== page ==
WA State Attorney General to Sue OxyContin Over “Opioid Epidemic”
Thursday, Washington State Attorney General Bob Ferguson announced the state is suing the company that manufactures the popular widely used pain medication OxyContin.
A number of months ago, the City of Everett filed a lawsuit against Purdue Pharma, the company that makes OxyContin. The city claimed black market drugs were causing an epidemic in the city. Reportedly, an L.A. Times report detailed how illegal OxyContin was 'flowing' up the coast from CA to Washington State, causing the misuse epidemic found in Everett. This week, a federal judge ruled that suit can continue.
Now Attorney General Ferguson has filed a state suit against Purdue. The suit claims for years Purdue marketed the drug aggressively without safely considering addiction, or other associated issues. Ferguson claims Purdue tried to mass-market the drug as a non-addictive safe painkiller. According to information released Thursday by the AG's office:
The lawsuit contends Purdue conducted an uncontrolled experiment on the American public without any reliable clinical evidence that opioids are effective at treating chronic pain. To doctors and patients, Purdue consistently downplayed the risks of addiction from long-term use and deceptively represented opioids as safe for treating long-term chronic pain.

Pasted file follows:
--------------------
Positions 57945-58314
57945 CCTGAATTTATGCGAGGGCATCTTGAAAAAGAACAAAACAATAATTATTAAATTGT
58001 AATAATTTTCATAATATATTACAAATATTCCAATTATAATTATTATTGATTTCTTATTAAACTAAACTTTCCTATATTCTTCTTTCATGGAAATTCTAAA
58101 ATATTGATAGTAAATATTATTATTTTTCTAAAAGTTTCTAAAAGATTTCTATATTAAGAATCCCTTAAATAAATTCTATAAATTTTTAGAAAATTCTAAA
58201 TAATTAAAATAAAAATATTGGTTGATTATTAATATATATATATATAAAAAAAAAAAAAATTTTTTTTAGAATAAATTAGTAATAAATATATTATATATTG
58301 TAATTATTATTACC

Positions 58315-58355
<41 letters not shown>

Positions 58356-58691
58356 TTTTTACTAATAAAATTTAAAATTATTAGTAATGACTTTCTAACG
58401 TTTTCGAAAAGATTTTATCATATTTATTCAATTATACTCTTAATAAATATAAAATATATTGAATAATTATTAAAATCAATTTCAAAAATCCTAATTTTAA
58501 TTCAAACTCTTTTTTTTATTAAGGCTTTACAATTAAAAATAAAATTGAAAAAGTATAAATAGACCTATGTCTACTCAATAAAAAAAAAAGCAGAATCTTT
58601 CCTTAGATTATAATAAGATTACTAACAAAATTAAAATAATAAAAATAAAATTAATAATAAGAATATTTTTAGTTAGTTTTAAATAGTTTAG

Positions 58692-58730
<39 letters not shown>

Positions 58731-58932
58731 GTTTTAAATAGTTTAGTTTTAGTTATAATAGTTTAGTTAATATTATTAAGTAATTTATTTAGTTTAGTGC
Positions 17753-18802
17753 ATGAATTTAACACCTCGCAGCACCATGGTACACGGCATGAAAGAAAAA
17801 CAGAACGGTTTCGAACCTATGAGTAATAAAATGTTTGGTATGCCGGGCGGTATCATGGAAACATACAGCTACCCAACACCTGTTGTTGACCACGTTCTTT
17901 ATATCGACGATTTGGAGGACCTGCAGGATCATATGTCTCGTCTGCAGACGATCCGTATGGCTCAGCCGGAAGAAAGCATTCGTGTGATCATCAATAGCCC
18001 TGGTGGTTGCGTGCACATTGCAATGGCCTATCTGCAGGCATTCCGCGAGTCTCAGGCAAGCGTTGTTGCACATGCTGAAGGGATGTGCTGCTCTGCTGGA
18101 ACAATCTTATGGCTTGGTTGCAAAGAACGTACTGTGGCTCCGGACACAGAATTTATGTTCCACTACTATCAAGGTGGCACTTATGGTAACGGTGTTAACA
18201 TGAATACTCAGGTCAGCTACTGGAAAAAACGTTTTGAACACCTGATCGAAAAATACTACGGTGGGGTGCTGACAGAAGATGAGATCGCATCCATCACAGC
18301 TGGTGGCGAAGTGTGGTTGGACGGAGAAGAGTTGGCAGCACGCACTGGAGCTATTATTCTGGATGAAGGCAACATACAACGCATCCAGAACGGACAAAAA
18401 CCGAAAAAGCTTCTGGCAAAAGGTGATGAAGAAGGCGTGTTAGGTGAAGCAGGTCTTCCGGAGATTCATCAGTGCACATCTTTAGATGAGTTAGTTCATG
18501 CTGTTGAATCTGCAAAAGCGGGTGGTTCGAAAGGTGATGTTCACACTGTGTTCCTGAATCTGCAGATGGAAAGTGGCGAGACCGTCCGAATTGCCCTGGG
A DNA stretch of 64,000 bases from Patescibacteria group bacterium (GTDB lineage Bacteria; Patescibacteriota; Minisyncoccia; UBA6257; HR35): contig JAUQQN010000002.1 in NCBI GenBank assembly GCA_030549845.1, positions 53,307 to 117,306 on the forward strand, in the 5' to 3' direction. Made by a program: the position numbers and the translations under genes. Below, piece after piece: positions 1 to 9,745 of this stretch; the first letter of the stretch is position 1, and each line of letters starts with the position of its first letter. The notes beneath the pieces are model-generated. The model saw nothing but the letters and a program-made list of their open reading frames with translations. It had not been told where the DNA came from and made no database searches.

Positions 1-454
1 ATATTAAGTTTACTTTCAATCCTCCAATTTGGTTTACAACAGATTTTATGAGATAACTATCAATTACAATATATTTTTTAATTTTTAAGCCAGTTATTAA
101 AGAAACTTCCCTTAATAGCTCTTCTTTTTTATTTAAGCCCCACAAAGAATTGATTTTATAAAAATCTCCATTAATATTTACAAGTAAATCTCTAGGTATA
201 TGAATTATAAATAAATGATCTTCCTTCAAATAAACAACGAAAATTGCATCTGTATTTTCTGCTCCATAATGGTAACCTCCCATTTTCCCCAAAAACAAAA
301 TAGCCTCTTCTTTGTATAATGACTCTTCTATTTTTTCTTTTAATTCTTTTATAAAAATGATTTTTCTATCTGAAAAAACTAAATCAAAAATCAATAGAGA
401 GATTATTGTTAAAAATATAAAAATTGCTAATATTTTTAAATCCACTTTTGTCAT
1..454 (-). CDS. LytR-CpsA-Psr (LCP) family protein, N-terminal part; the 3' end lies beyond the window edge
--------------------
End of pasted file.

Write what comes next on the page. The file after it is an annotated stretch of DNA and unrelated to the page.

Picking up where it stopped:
Over the last number of years, reports claim OxyContin has become a problem drug due to it's addictive qualities, and the fact that it produces the same high experienced by people who use Heroin. Some officials claim it's a 'gateway' drug to Heroin. Ferguson says Purdue ignored a 2007 court order that prohibited the company from making what were alleged false statements about the drug's side effects, including addiction. There have been other legal cases involving OxyContin and Purdue between 2007 and today, according to the Attorney General's office.
The lawsuit reportedly asks for civil damages, which presumably would be used to help treat the effects of addiction to the public with drug treatment and other abatement programs.